Conversely, if the landlord rents to someone else during the period for which you’ve paid a deposit, you have rights. If you are still willing and able to move in the landlord should, at a minimum, return the entire holding deposit to you. You may also want to talk with an attorney, legal aid organization, or housing authority about whether or not the landlord may also be responsible for other costs that you may incur because of the loss of the rental unit.

Signing the lease


Before you move in most landlords will require you to sign a lease. The lease is a document that states the terms of your tenancy as well as the length of time that you will occupy the unit. The most important part of signing the lease is to read it thoroughly.


The most important things to look for in a lease


  • Is the lease is month to month or for a specified period of time?
  • When is the rent due every month?
  • Are the utilities included and if so which ones?
  • Are pets allowed and if so how many and what types of pets are allowed?
  • Can I sublet the apartment if I move?
  • How many people can occupy the property?
  • Can I paint or alter the apartment in any way?
  • How many parking spaces come with the apartment and are they assigned?
  • Who is responsible for maintenance and rubbish removal?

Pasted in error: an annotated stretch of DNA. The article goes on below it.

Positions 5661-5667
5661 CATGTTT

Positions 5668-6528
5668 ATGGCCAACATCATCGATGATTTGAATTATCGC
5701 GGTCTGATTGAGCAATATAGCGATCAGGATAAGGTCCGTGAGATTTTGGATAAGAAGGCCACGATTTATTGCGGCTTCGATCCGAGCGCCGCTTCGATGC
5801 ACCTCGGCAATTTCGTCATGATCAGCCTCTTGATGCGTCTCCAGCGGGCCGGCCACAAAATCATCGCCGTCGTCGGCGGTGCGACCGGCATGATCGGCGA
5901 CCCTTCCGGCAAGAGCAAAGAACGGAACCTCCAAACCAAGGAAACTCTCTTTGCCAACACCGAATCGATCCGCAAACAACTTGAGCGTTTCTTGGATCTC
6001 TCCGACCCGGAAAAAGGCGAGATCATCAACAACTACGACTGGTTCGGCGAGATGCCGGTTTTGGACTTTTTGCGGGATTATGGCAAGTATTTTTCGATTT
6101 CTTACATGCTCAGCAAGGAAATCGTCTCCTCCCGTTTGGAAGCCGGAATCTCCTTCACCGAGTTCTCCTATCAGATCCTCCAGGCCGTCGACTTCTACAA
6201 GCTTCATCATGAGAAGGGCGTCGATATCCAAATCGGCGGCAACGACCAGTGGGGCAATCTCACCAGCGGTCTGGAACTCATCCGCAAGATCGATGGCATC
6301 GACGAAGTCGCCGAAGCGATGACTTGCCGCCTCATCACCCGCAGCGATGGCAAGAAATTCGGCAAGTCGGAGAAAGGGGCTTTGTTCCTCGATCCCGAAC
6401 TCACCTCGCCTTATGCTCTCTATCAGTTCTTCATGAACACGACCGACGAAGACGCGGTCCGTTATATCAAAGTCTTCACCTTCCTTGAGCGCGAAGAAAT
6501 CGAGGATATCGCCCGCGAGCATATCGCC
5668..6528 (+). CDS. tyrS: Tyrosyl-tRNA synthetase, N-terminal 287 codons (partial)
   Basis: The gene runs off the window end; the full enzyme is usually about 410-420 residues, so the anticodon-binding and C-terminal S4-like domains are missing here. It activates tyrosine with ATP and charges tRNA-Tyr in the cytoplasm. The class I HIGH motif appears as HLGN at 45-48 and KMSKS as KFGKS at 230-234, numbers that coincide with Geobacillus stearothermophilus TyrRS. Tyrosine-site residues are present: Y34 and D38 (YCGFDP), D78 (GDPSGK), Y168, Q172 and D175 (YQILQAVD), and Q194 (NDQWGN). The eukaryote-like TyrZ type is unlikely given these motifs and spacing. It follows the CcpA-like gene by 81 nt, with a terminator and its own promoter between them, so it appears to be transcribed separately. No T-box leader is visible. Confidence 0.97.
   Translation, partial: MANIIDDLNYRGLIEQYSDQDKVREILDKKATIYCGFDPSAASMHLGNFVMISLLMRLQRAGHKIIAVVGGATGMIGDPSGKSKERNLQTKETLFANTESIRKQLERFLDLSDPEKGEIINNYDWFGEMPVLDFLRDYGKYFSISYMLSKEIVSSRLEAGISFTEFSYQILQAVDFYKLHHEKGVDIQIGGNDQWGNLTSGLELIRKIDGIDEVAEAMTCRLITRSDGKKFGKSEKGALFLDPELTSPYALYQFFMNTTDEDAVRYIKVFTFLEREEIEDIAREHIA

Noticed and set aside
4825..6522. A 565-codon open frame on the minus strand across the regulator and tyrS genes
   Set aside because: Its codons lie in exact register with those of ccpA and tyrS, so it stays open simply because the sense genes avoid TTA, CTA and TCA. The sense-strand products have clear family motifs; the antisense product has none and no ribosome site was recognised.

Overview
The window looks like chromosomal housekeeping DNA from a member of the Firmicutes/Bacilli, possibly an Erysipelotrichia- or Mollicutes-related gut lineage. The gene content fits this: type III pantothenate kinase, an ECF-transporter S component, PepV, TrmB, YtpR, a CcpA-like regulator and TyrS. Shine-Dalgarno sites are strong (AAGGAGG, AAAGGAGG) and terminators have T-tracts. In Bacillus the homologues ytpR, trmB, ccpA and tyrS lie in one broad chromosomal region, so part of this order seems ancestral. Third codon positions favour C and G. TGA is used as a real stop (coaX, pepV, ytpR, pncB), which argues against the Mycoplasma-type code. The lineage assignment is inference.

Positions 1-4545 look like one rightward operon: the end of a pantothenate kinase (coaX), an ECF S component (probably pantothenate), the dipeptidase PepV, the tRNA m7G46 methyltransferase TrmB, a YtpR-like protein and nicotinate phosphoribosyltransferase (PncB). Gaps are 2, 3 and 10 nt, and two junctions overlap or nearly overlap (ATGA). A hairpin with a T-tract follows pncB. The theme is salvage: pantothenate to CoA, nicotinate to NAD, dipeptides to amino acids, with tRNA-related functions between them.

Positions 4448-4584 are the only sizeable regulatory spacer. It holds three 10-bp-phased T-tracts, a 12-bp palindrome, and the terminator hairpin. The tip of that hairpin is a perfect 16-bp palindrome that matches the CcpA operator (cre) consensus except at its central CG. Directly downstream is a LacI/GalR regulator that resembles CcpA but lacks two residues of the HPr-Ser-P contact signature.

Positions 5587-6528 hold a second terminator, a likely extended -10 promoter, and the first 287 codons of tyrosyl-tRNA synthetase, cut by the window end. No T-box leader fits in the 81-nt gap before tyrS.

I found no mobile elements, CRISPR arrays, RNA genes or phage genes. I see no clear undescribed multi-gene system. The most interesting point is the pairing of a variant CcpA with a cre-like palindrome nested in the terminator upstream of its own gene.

• Is there an early termination fee if you have to break the lease?
  • Are there specific rules for this apartment such as noise rules, or any other rule which is specific to this place?
  • What are the landlord rights to enter your place?
  • Is there additional storage with the place?
  • Are there rules about moving in or out?
  • Are there late fees with regard to the rent payments if they are not paid on time, and if so what are the fees?
  • If you want to extend your tenancy, is there a specific time frame that you must notify the landlord?
  • If you are not going to renew your lease, what kind of time frame must the landlord give you to show the place when you are there?

     The bottom line with regards to the lease is to make sure that you read every part of the document before you sign it. The lease is a contract between you and the landlord and not only protects their rights but yours as well. You need to understand that when you sign the contract that both you and the landlord agree to abide by what is on the lease, so you need to make sure that what you have agreed upon is in writing on that document.

Also understand that if you are signing the lease with roommates that you are not signing a fractional piece of the lease. Every name that is on the document is fully responsible for all of the terms of the lease. If one of your roommates moves, your rent will not go down unless the landlord agrees to lower the rent, at which time you should have a new lease drawn up. If one of your roommate’s moves and you get another roommate, make sure that you get that roommate to sign a new lease with the landlord to alleviate confusion if there is a problem.

Make sure that you get a copy of the lease when signed, and that when you get that lease that it has been signed by either the landlord or a licensed agent of the landlord. The lease must be signed by both the tenants as well as the landlord before it is fully executed. Keep that lease in a safe place with your important documents in case you ever need to reference it.